Master's Degrees in Electronics: Online and Campus-Based Programs
There are plenty of master's degree programs available in the electronics field online that can advance your knowledge of computer-based skills. Read on to learn the typical curricula of the various programs, what is required to apply, what to expect from an online-formatted course, and possible careers upon completion.
What Will I Learn in an Electronics Master's Degree?
What you'll learn will depend on the type of program you choose. Master's degree programs in electronics-related areas include those in electronics and computer technology, microelectronics and photonics, electronics and computer control systems, power electronics and electronics engineering.
Courses you might take in an electronics and computer technology program may cover local area networks, electronic control systems, industrial computer systems management and computer-based automated systems. An electronics engineering program might include concentrations in microelectronics, optoelectronics, communications and computer engineering.
|Curriculum||Study of local area networks, electronic control systems, computer-based automated systems|
|GRE Required||Typically required in most degree programs and fellowships, however can be waived if GPA is exceptional in field|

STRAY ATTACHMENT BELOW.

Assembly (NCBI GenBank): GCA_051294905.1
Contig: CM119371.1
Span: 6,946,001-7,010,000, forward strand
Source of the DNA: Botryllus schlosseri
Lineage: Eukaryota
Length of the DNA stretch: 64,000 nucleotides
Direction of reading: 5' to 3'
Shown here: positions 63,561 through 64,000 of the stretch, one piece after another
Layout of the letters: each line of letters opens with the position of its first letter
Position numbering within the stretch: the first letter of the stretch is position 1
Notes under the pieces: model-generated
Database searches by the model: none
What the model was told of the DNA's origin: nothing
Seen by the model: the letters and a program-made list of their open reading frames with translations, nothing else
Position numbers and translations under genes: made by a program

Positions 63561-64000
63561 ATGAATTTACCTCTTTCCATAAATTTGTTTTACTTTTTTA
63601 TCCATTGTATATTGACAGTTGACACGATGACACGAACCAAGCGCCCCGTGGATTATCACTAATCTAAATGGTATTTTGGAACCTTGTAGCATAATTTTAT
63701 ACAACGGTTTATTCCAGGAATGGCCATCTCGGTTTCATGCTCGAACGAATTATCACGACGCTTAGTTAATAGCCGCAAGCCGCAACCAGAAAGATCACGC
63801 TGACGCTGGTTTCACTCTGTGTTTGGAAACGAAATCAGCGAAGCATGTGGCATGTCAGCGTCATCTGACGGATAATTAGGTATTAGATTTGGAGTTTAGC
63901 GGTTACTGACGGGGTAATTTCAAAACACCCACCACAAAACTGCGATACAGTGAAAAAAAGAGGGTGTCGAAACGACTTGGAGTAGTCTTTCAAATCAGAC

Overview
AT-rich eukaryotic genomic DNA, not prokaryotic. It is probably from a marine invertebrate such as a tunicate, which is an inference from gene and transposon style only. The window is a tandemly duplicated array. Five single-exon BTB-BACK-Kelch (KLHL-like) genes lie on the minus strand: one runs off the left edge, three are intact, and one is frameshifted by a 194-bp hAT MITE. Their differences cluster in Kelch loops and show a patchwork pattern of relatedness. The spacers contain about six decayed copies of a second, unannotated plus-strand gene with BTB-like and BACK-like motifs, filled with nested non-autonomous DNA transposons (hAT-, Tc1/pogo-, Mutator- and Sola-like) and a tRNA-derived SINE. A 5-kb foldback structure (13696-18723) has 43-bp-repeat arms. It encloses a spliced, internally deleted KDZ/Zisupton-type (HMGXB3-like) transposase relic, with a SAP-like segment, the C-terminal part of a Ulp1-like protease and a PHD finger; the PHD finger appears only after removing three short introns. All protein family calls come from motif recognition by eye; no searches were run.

|Online Format||Online video lectures, online submission of assignments, may be required to take exams in person|
|Possible Careers||Project manager, systems designer, project developer|
|Median Salary (2018)*||$99,070 (for electrical and electronics engineers)|
|Job Outlook (2016-2026)*||7% growth (for electrical and electronics engineers)|
Source: *U.S. Bureau of Labor Statistics
Will I Need to Submit Scores From Any Graduate Admissions Tests?
You might be required to submit scores from the Graduate Record Examination (GRE). The general GRE test measures your level of verbal and quantitative reasoning, as well as your ability to think critically and write analytically. The GRE subject test is typically necessary if you're seeking graduate education in the sciences, computers, English literature or mathematics.
If you plan on participating in assistantships or fellowships, you'll most likely need to submit your GRE score. If you majored in electronics, electrical or optical engineering at the undergraduate level, this requirement might be waived, depending on the GPA you earned in your engineering classes.
How Do the Online Programs Work?
Online programs employ a number of different course delivery methods. Some may record lectures in the classroom and upload them for you to view online. Others use streaming video lectures, which need to be viewed at specific times. You'll communicate with your professors via e-mail, phone or fax. You'll also submit your assignments online.
Exams might need to be proctored by a designated individual, or you might need to visit campus to take tests. In addition to having high-speed Internet access, you might need additional equipment, such as a headset, and specialized software, such as National Instruments Multisim. Depending on the program, you might need to visit the campus for lab courses.
What Can I Do With My Degree?
While many jobs in electronics engineering and technology can be attained with only a bachelor's degree, earning a master's degree can help you advance into management roles. Applicable managerial positions might include project manager, systems designer and project developer. A master's degree also makes you eligible for teaching positions at 2-year technical and community colleges.